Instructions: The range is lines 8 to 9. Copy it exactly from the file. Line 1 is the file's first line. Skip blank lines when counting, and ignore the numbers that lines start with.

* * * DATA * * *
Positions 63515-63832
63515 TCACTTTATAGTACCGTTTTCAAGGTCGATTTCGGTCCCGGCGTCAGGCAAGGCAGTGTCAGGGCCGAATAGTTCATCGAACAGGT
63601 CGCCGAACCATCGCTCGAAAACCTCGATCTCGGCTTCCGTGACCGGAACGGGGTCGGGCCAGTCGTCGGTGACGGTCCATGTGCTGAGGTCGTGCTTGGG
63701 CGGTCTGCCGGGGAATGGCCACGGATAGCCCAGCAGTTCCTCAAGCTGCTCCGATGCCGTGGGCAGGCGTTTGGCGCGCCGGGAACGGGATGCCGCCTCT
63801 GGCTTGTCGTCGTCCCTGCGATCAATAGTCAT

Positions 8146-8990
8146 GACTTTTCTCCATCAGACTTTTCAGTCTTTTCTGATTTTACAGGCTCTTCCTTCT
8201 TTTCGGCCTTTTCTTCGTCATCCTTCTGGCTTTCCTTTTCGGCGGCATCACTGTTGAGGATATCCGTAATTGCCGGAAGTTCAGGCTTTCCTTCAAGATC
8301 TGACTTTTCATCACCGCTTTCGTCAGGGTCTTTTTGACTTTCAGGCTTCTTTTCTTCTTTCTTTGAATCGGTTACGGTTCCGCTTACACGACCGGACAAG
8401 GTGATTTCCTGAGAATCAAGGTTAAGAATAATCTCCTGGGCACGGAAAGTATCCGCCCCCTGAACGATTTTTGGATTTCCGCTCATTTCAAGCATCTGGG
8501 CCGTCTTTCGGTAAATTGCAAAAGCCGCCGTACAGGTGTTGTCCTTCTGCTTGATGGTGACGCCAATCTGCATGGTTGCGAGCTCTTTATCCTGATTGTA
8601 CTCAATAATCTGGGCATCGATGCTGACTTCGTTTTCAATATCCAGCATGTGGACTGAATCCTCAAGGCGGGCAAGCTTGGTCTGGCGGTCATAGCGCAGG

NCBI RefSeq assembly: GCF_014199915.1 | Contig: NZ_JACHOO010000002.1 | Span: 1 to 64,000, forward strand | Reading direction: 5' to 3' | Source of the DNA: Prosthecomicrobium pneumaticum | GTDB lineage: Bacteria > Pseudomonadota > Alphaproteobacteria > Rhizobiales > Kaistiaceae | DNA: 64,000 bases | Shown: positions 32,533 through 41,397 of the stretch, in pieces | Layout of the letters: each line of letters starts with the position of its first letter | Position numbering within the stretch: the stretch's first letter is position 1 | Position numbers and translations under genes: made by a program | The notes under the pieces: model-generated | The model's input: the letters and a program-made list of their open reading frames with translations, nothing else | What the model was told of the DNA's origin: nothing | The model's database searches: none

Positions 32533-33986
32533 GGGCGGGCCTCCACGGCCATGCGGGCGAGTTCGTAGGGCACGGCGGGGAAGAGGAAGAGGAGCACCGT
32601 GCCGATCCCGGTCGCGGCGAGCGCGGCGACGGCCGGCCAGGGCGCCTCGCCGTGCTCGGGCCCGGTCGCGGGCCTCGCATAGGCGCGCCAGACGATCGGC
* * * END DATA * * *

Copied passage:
8201 TTTCGGCCTTTTCTTCGTCATCCTTCTGGCTTTCCTTTTCGGCGGCATCACTGTTGAGGATATCCGTAATTGCCGGAAGTTCAGGCTTTCCTTCAAGATC
8301 TGACTTTTCATCACCGCTTTCGTCAGGGTCTTTTTGACTTTCAGGCTTCTTTTCTTCTTTCTTTGAATCGGTTACGGTTCCGCTTACACGACCGGACAAG